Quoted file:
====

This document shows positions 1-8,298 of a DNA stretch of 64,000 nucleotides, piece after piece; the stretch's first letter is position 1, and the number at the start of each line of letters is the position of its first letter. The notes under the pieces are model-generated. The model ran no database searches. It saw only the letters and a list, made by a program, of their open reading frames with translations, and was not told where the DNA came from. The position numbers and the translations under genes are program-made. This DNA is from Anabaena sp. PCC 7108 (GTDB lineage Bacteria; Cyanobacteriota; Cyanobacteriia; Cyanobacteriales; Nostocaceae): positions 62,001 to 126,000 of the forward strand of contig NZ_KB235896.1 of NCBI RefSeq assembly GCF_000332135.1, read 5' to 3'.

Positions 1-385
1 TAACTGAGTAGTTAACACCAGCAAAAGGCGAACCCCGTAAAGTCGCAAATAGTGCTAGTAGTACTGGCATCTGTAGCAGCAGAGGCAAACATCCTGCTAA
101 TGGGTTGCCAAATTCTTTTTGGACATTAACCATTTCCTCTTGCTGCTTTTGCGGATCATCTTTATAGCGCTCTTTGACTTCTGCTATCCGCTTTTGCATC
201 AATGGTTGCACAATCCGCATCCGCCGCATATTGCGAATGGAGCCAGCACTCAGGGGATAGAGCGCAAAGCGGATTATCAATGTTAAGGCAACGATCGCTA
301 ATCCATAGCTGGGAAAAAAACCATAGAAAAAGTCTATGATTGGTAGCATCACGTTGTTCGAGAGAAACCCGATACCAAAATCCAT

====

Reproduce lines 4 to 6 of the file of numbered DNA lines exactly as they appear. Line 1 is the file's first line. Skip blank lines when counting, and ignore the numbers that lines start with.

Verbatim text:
101 TGGGTTGCCAAATTCTTTTTGGACATTAACCATTTCCTCTTGCTGCTTTTGCGGATCATCTTTATAGCGCTCTTTGACTTCTGCTATCCGCTTTTGCATC
201 AATGGTTGCACAATCCGCATCCGCCGCATATTGCGAATGGAGCCAGCACTCAGGGGATAGAGCGCAAAGCGGATTATCAATGTTAAGGCAACGATCGCTA
301 ATCCATAGCTGGGAAAAAAACCATAGAAAAAGTCTATGATTGGTAGCATCACGTTGTTCGAGAGAAACCCGATACCAAAATCCAT